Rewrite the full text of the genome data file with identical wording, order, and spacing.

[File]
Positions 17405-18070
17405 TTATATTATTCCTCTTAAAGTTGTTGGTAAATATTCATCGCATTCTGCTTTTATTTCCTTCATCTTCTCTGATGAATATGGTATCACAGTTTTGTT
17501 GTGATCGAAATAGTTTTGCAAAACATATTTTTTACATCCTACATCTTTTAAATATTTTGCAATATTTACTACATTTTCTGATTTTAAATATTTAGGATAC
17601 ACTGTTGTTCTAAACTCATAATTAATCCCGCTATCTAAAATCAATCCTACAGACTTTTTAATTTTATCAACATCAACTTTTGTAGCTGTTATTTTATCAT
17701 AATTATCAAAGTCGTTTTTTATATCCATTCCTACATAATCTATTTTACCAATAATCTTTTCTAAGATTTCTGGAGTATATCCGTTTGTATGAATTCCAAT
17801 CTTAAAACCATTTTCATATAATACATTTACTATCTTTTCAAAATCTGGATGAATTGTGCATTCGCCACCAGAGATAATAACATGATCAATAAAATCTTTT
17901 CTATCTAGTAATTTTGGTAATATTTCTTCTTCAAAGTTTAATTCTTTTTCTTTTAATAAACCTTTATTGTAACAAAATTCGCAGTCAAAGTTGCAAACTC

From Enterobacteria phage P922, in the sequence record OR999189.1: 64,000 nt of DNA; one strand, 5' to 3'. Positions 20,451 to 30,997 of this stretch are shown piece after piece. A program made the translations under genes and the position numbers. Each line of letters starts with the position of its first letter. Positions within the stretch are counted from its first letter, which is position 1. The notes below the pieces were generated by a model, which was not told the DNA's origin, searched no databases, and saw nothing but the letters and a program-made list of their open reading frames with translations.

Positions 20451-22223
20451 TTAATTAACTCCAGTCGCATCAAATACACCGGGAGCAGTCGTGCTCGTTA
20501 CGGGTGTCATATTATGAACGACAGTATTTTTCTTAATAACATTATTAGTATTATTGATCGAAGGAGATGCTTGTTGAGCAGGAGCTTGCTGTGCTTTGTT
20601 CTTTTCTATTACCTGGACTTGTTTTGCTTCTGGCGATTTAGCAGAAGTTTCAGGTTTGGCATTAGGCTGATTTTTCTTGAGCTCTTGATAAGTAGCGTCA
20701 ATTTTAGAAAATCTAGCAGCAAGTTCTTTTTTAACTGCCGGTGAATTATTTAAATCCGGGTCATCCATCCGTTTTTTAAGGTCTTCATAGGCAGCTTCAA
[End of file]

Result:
Positions 17405-18070
17405 TTATATTATTCCTCTTAAAGTTGTTGGTAAATATTCATCGCATTCTGCTTTTATTTCCTTCATCTTCTCTGATGAATATGGTATCACAGTTTTGTT
17501 GTGATCGAAATAGTTTTGCAAAACATATTTTTTACATCCTACATCTTTTAAATATTTTGCAATATTTACTACATTTTCTGATTTTAAATATTTAGGATAC
17601 ACTGTTGTTCTAAACTCATAATTAATCCCGCTATCTAAAATCAATCCTACAGACTTTTTAATTTTATCAACATCAACTTTTGTAGCTGTTATTTTATCAT
17701 AATTATCAAAGTCGTTTTTTATATCCATTCCTACATAATCTATTTTACCAATAATCTTTTCTAAGATTTCTGGAGTATATCCGTTTGTATGAATTCCAAT
17801 CTTAAAACCATTTTCATATAATACATTTACTATCTTTTCAAAATCTGGATGAATTGTGCATTCGCCACCAGAGATAATAACATGATCAATAAAATCTTTT
17901 CTATCTAGTAATTTTGGTAATATTTCTTCTTCAAAGTTTAATTCTTTTTCTTTTAATAAACCTTTATTGTAACAAAATTCGCAGTCAAAGTTGCAAACTC

From Enterobacteria phage P922, in the sequence record OR999189.1: 64,000 nt of DNA; one strand, 5' to 3'. Positions 20,451 to 30,997 of this stretch are shown piece after piece. A program made the translations under genes and the position numbers. Each line of letters starts with the position of its first letter. Positions within the stretch are counted from its first letter, which is position 1. The notes below the pieces were generated by a model, which was not told the DNA's origin, searched no databases, and saw nothing but the letters and a program-made list of their open reading frames with translations.

Positions 20451-22223
20451 TTAATTAACTCCAGTCGCATCAAATACACCGGGAGCAGTCGTGCTCGTTA
20501 CGGGTGTCATATTATGAACGACAGTATTTTTCTTAATAACATTATTAGTATTATTGATCGAAGGAGATGCTTGTTGAGCAGGAGCTTGCTGTGCTTTGTT
20601 CTTTTCTATTACCTGGACTTGTTTTGCTTCTGGCGATTTAGCAGAAGTTTCAGGTTTGGCATTAGGCTGATTTTTCTTGAGCTCTTGATAAGTAGCGTCA
20701 ATTTTAGAAAATCTAGCAGCAAGTTCTTTTTTAACTGCCGGTGAATTATTTAAATCCGGGTCATCCATCCGTTTTTTAAGGTCTTCATAGGCAGCTTCAA